Book Examples:

Carrie by Stephen King
Red by Jack Ketchum
Death Wish by Brian Garfield


MORE TO COME IN MY NEXT BLOG POST! Stay tuned soon for The Sub-Genres of HORROR – PART VI

Part I Describes: Apocalyptic/Post-Apocalyptic Horror, Bizarro Fiction, Body Horror (Biological Horror)

Part II describes: Dark Fantasy (AKA:Fantasy Horror), Environmental Horror, Erotic Horror, Fairy Tales and Dark Fables

Part III describes: Gothic Horror, Historical Horror, Humor (AKA: Horror Comedy), and Killer Animals

Part IV describes: Lovecraftian Horror (Cthulhu Mythos), Media Tie-In, Monster Horror, and Paranormal

Part V describes: Psychic Abilities, Psychological Horror, Religious Horror(including: Demons and Possession), and Revenge


Thanks to notes on this topic accumulated from the following websites:






Midnight cheers,

Eric J. Guignard


Eric J. Guignard
writes dark and speculative fiction from the outskirts of Los Angeles. Assorted stories and articles that bear his byline may be found in the disreputable publications reserved for back alley bazaars. As an editor, Eric’s published the anthologies, Dark Tales of Lost Civilizations and After Death…, the latter of which won the 2013 Bram Stoker Award®. Read his novella, Baggage of Eternal Night (a finalist for the 2014 International Thriller Writers Award), and watch for many more forthcoming books, including Chestnut ’Bo (TBP 2016). Visit Eric at: www.ericjguignard.com, his blog: www.ericjguignard.blogspot.com, or Twitter: @ericjguignard.


Wednesday, January 22, 2014

Book Reviews (January, 2014)

Book Reviews! Each of the following books may be purchased through any large book store or online through www.amazon.com.


REVIEWED: Deadfall Hotel
WRITTEN BY: Steve Rasnic Tem
PUBLISHED: April, 2012

Deadfall Hotel is a rather sweet, at times sad, at times scary, novel which is more fantasy than horror. It includes the familiar monster tropes, but they are all fused with human pains, made believable in whatever condition ails the character, sending them to convalesce and, most likely, eventually perish in the namesake hotel. I wouldn’t call this book a “page-turner” as it is slow and sentimental, but that is what I enjoy about this author; he captures the subtleties of emotion – fear, sadness, hope – as masterfully as any “literary” writer, while at the same time building a compelling supernatural environment. A few of the sections seemed to go on for too long, such as the King of the Cats, while other sections, I wanted to learn more of, such as the actual history of the house, the pool that only occasionally appears, and the several of the other background “inhabitants” that make brief cameo appearances, but never again materialize. Deadfall Hotel is best read in a leisurely pace, ideally in a windowed nook with gloomy rain falling outside, and a nice mug of chamomile tea.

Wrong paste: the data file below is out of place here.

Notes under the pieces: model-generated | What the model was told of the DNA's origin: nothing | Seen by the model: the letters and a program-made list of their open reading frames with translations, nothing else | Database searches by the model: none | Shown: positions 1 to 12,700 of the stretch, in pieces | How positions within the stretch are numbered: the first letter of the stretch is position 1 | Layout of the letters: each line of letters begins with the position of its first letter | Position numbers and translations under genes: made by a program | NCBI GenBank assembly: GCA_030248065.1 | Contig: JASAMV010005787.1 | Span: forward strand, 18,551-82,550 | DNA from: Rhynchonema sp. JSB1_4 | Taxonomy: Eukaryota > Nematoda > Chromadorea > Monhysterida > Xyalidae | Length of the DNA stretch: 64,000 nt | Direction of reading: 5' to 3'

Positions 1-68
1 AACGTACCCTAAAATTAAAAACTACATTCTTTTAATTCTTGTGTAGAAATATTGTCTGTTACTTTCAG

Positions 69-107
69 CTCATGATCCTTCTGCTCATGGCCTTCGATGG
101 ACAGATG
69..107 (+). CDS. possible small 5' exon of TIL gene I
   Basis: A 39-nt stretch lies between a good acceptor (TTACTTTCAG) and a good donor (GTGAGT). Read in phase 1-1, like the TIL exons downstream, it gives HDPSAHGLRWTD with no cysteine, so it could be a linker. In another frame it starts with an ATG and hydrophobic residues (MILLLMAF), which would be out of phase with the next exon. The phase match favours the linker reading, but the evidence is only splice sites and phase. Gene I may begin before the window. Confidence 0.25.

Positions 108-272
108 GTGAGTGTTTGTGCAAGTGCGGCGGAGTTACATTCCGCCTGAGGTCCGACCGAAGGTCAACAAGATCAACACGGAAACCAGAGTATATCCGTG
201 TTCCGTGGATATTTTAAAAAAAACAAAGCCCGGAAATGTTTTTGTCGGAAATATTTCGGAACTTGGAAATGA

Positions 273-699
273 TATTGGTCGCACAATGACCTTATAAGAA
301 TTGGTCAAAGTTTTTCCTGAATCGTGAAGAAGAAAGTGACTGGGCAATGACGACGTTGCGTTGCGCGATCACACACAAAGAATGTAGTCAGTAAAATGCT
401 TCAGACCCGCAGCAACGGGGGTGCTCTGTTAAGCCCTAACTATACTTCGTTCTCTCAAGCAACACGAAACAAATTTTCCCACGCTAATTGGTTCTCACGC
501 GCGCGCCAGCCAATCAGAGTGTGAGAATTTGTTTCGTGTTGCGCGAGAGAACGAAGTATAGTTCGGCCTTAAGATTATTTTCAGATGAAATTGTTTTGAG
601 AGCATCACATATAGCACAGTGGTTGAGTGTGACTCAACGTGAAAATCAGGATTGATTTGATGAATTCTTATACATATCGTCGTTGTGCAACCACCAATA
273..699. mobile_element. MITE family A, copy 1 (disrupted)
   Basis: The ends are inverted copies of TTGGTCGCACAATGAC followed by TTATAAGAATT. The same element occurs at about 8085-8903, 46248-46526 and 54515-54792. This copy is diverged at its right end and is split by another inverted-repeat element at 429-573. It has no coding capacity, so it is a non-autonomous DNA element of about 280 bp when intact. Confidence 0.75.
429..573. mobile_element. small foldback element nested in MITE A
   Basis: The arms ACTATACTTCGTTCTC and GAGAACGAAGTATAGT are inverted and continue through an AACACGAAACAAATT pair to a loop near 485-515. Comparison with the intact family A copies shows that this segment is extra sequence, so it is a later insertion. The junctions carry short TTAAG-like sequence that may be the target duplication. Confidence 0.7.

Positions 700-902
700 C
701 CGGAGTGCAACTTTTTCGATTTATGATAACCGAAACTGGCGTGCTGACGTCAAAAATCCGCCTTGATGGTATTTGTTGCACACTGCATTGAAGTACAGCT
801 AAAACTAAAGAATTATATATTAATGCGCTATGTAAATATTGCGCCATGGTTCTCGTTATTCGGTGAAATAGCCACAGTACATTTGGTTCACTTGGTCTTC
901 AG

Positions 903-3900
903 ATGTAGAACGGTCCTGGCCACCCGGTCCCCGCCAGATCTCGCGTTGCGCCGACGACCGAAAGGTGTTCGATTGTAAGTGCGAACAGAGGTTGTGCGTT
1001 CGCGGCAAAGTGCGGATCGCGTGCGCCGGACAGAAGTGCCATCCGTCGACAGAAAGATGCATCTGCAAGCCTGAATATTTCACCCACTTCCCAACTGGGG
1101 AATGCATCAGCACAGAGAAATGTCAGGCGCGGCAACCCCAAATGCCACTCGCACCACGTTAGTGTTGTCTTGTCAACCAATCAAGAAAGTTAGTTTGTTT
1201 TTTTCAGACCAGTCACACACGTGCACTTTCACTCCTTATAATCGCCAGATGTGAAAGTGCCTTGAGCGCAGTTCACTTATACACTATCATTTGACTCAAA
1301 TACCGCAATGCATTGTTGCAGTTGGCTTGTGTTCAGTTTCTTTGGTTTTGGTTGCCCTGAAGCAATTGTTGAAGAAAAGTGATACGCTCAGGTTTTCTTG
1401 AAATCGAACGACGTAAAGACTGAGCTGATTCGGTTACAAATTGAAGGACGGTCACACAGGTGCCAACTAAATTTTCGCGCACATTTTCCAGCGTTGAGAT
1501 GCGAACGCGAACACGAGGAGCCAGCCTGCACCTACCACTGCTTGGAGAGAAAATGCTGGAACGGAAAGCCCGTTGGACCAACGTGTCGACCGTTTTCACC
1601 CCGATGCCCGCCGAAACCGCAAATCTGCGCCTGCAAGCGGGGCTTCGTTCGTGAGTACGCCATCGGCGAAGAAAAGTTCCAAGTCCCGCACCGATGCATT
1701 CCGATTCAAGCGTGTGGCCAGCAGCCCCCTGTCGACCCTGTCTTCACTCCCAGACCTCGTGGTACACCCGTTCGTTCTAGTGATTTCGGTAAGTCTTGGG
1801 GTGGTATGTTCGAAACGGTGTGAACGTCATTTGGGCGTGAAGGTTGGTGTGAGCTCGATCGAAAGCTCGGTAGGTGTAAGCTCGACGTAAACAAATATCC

Four and a quarter out of Five stars


REVIEWED: Deadman’s Road
WRITTEN BY: Joe R. Lansdale
PUBLISHED: October, 2010

I really enjoyed this collection of short stories. Each self-contained tale revolves around the exploits of a central character, the gun slinging Reverend Jebidiah Mercer. There’s not a lot of literary depth to this book, but the stories are all fast-paced, action-filled, and pulp-esque fun. Rev. Mercer is quested to roam the old west, destroying evil in the name of God, whom he mostly despises, as penance for his sins. Each story pits him against a new enemy, mortal and supernatural alike. Mercer, cursing the whole way, does battle with whomever he is set against, including zombies, werewolves, ghosts, and kobolds. Joe R. Lansdale is really a master at creating excitement in his writing as well as crafting funny, meaningful dialogue. Know what you’re getting into before starting this: Deadman’s Road is violent and crass, but perfect when you need a pick-me-up after power-reading Camus or Dostoyevsky.

Five out of Five stars


REVIEWED: Village of the Mermaids
WRITTEN BY: Carlton Mellick III
PUBLISHED: April, 2013

Village of the Mermaids is about an Island town surrounded by carnivorous mermaids, which the local citizens are not allowed to kill, under threat of execution, per the Endangered Species Act.

Biting government satire, survivalist thrills, mystery, and horrible, horrible man-eating mermaids, this novel is not for the weak-of-heart, but IS for those who appreciate reading something strange and beautiful that they would not find anywhere else.

It’s a funny, fast-paced story. Like all of Mellick’s work, I enjoyed this, though I wouldn’t consider it one of his best novels. That being said, it’s quite fine on any level. The talent of Carlton is that he can take the most ridiculous-sounding premises and, in a unique and smart maneuvering, craft very entertaining tales that are both outlandish and highly literary.

As an aside, the opening prologue is a chapter which was removed from the book as it didn’t “fit,” but is the strongest element of the book overall, emotionally tragic. Reading it in advance gave me character insight into the doctor's character.

Four out of Five stars


Midnight cheers,

Eric J. Guignard